Recent research found out which screams affect humans the most
Primates use only screams to express anger and fear but humans, on contrary, can scream while experiencing at least 6 states: when they are angry, frightened, sad, feel pain, pleasure, and delight. And although humans together with other species share the ability to indicate danger by screaming, it turns out that only humans use screams to express positive emotions such as joy or pleasure, say the authors of new research studying screams.
What type of scream do you think people will translate better and faster? And the answer is not anxious screams such as anger or horror. Research has shown that people respond more quickly to screams of delight or pleasure. Scientists often assume that primates and humans detect danger and threat signals in the environment as a survival mechanism. Although this seems to be true only for primates and other species. People scream in a state of surprise and delight, as well as when they are frightened. According to four tests, humans seem to be better at handling this kind of screaming.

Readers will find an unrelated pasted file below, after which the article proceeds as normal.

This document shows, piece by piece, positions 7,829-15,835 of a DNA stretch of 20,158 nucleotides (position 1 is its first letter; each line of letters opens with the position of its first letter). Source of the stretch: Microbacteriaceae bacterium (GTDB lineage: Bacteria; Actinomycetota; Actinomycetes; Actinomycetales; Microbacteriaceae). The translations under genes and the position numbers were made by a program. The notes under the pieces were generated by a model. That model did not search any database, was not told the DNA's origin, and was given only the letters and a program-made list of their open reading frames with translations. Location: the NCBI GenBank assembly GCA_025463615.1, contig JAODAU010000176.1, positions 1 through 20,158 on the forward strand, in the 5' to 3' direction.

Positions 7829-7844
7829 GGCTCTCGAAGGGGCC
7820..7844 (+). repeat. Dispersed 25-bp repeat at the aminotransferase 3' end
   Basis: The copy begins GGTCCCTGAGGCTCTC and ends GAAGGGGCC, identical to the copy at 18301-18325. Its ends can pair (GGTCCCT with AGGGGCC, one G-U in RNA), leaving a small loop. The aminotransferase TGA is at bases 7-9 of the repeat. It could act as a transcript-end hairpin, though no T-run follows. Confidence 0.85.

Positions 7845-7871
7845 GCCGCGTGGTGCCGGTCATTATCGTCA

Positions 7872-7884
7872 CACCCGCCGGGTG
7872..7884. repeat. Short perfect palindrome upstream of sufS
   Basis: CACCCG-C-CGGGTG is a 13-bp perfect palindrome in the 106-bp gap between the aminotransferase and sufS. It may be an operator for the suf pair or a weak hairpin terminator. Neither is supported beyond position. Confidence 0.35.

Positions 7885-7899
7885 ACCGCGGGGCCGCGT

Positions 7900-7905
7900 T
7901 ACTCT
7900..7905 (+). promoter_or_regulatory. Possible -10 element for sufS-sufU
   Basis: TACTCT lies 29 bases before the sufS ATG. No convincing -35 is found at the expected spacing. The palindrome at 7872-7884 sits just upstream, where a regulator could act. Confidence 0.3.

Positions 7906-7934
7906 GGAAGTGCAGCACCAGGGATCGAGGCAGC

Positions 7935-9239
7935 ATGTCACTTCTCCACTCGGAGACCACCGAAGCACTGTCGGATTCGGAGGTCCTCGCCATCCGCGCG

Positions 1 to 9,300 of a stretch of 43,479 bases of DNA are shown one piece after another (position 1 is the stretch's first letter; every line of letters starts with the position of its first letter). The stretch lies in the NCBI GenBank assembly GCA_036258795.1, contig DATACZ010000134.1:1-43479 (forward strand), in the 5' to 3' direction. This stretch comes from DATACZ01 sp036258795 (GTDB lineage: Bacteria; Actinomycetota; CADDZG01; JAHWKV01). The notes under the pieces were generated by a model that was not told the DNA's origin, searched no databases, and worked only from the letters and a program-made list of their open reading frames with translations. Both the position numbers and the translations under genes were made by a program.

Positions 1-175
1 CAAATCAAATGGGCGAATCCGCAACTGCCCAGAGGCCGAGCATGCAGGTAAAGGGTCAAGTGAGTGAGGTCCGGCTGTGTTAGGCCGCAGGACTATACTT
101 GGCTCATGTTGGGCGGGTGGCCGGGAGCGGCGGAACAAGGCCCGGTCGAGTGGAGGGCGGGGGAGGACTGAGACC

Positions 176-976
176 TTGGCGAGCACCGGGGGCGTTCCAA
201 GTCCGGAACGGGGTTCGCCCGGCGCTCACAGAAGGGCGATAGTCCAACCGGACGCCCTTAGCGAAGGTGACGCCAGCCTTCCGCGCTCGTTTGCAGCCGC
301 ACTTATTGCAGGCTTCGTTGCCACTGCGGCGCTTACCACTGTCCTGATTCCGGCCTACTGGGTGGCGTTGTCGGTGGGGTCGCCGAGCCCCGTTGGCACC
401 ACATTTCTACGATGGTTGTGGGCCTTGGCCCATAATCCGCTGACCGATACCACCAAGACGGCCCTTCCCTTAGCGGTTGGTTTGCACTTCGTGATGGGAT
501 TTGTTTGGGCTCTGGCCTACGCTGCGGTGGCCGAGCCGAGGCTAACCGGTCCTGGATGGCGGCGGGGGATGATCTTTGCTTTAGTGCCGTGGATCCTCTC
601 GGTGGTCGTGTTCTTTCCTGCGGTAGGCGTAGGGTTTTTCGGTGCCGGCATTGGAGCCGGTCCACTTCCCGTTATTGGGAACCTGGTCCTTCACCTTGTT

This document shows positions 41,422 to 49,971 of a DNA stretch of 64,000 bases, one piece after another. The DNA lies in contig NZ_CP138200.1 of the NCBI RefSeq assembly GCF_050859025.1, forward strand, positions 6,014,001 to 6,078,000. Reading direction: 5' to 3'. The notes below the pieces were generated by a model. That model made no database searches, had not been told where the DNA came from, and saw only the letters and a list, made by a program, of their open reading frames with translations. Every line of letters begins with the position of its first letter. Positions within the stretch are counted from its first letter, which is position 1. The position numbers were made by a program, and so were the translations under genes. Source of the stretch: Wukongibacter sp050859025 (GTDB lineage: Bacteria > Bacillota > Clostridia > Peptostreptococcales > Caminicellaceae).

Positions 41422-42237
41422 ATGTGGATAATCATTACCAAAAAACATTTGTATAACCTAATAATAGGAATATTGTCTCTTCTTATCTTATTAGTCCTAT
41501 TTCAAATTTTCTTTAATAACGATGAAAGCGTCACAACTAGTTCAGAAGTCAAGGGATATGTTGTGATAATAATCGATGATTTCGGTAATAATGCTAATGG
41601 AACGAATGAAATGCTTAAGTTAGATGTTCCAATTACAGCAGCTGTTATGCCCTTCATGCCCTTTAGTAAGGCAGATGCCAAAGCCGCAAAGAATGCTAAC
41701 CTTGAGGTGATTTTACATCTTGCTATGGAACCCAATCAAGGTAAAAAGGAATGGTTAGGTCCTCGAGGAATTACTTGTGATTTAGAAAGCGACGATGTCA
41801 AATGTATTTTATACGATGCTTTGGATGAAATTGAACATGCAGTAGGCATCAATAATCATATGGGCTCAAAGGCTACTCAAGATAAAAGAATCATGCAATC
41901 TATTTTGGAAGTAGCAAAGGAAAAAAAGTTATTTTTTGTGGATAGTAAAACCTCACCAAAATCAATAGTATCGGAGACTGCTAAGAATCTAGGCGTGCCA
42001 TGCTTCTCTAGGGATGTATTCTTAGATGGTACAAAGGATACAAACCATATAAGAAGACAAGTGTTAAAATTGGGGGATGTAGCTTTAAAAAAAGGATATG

While listening to the screams, it was discovered that participants' brains responded faster and more accurately to positive screams, not to anxious ones. The fact is that people are faced with more difficult life situations than chimpanzees and other primates. For example, in family life, people usually hear expressions of delight and joy, not expressions of fear. Therefore, they respond more quickly to these prompts.
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